Thomas Paine, 18th century political activist and political philosopher, wrote that line. It struck me as particularly cogent in light of modern politics and the rise of fanatic, fundamentalist organizations: people who give themselves over to ideologies or to any monolithic cause lose their liberty because they stop thinking for themselves. They allow others to do the thinking for them, rather than question matters for themselves.

This is true, of course, at all levels, local to international. We should never allow partisan politics to replace our independent reason.

The line appears in the early part of his controversial booklet, Common Sense. That pamphlet helped inspire the thirteen American colonies to declare their independence in 1776. Although it was originally published anonymously, Paine’s name became linked to it after three months. He donated the royalties from its sale to help fund George Washington’s Continental Army.

How much the title and the contents match is open to discussion. In my own observations what most people call “common sense” isn’t very common at all. Paine’s work strikes me more an inciting work of political propaganda than common sense.

While the booklet was really all about the reasons for creating a new republican state, separate from the monarchy of Great Britain, Paine indulged in a bit of philosophizing outside that narrow political sphere, including many comments on the nature of government, especially hereditary government (which he clearly detested as unnatural).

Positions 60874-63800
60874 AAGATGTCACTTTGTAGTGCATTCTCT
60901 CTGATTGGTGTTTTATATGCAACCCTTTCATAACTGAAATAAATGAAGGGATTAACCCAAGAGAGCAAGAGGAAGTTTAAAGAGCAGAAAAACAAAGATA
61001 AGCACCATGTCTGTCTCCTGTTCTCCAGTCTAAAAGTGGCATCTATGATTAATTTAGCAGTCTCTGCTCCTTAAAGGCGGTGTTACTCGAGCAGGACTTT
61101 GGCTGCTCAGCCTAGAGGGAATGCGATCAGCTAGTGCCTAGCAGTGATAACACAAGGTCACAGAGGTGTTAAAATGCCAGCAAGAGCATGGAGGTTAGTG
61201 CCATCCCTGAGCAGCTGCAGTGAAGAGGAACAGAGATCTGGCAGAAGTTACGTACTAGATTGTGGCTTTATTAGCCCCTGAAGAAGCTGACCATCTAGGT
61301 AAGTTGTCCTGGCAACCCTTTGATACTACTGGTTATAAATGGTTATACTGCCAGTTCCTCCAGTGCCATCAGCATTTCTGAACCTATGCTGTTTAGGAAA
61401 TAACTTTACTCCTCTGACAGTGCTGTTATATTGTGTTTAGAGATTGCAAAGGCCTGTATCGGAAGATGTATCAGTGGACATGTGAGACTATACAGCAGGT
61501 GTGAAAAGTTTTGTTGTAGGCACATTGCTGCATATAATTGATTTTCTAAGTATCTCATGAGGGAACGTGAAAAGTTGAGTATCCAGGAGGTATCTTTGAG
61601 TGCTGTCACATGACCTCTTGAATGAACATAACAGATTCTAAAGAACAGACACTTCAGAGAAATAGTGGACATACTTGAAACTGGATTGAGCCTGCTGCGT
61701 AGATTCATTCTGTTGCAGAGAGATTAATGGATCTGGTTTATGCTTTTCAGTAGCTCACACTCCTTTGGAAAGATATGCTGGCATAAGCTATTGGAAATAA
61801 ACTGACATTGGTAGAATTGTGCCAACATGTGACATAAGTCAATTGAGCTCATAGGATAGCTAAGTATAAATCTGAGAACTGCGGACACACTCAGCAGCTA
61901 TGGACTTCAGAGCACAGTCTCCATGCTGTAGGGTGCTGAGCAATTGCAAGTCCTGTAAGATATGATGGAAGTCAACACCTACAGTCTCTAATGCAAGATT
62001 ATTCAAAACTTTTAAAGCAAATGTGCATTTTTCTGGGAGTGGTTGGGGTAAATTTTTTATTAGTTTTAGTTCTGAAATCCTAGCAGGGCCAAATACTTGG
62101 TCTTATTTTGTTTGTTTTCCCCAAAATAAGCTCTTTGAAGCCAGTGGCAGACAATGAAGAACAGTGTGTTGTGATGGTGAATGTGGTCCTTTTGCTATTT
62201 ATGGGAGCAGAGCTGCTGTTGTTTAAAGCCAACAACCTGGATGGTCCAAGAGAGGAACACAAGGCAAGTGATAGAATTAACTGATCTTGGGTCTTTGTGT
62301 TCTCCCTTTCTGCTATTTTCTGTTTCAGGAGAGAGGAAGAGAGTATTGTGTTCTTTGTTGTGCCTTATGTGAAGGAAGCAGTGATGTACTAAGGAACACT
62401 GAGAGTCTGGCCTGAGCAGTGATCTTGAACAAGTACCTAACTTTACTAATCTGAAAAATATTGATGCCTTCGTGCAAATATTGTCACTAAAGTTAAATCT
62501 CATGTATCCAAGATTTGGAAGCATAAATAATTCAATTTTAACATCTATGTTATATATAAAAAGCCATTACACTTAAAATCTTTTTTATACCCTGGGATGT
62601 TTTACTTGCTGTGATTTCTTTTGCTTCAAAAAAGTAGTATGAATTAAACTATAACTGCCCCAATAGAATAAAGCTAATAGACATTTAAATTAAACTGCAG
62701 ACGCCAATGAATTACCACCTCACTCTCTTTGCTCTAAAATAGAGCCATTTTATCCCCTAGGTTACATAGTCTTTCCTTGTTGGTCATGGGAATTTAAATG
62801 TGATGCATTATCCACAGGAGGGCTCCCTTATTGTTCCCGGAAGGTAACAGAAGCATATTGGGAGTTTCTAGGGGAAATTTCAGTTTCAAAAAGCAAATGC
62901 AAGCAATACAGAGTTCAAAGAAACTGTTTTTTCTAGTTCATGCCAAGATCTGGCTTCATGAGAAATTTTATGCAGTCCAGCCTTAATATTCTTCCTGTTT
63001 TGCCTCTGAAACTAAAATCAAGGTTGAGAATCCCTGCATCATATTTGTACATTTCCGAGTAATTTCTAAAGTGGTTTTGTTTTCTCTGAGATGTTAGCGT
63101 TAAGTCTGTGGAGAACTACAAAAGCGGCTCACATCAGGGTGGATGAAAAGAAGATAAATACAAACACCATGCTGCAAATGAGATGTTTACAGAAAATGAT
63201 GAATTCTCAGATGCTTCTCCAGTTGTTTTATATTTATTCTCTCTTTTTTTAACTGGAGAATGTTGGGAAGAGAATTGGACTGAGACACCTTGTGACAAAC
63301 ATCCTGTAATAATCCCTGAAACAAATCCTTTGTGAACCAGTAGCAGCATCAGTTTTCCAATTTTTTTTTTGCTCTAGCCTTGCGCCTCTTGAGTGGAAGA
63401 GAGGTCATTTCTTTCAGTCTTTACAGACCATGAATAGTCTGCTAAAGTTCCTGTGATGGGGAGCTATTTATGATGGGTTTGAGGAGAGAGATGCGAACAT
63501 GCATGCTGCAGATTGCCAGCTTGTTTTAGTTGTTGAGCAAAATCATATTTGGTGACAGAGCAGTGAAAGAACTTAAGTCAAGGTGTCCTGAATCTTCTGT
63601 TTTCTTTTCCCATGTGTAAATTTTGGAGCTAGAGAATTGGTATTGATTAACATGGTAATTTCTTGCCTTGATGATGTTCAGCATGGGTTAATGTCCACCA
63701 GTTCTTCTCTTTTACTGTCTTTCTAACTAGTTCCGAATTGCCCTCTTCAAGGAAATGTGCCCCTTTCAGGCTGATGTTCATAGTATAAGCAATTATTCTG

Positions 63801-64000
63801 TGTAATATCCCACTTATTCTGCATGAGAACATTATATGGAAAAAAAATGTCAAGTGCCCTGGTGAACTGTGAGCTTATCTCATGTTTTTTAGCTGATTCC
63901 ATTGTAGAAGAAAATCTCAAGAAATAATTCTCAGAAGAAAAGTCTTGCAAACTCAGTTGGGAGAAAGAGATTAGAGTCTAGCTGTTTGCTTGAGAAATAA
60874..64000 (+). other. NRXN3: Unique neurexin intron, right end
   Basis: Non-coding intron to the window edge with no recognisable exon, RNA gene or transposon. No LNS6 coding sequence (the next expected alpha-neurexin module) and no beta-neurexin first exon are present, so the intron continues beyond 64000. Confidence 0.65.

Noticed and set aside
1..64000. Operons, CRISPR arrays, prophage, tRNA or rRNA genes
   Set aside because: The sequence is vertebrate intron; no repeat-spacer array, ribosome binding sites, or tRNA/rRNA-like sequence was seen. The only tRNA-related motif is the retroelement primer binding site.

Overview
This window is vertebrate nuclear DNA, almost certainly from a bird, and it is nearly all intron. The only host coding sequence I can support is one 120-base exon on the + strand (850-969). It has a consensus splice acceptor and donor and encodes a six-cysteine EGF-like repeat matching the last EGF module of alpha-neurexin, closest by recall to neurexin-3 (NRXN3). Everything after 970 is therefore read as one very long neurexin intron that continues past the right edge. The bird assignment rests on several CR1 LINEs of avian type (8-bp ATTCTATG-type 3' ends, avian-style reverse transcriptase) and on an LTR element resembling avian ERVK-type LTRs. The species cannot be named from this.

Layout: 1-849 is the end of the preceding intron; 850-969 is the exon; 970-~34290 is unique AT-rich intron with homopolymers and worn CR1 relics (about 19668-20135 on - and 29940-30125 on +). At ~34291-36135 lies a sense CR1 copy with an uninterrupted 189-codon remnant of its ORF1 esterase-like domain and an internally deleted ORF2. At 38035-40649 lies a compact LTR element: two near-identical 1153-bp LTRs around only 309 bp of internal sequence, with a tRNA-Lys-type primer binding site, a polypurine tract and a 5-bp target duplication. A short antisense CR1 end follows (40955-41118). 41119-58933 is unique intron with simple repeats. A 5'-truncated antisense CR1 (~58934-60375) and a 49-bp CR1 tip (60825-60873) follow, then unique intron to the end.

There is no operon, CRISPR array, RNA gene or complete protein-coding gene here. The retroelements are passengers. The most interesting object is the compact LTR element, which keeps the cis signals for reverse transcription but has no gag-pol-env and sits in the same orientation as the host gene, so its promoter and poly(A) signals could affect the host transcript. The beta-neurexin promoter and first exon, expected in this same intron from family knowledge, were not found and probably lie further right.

Although he quotes from the Bible and includes many examples and stories drawn from scripture in his short work, and he was careful to support religious freedoms, Paine decried the mixing of religion and government, writing:

It is of the utmost danger to society to make it (religion) a party in political disputes… Mingling religion with politics may be disavowed and reprobated by every inhabitant of America… As to religion, I hold it to be the indispensible duty of all government, to protect all conscientious professors thereof, and I know of no other business which government hath to do therewith.

In his appendix, Epistle to the Quakers, Paine challenges their own pamphlet against taking arms to fight for independence, and adds about religion in general that it is

“…the utmost danger to society, to make it a party in political disputes.”

While he was thinking historically of the contentious involvement of religion in European politics, I suspect he would be angry and shocked at the increasing interference in politics and education by the fundamentalist right in modern America.

Paine argued for simpler forms of government (which makes me think of our proposed governance changes here in Collingwood):

I draw my idea of the form of government from a principle in nature, which no art can overturn, viz. that the more simple any thing is, the less liable it is to be disordered, and the easier repaired when disordered…

This next quote strikes me as appropriate for our dynamic, new face of economic development, here in Collingwood:

It is pleasant to observe by what regular gradations we surmount the force of local prejudice, as we enlarge our acquaintance with the world.

Paine speaks optimistically (perhaps overly so) of youth. Or perhaps he just hoped: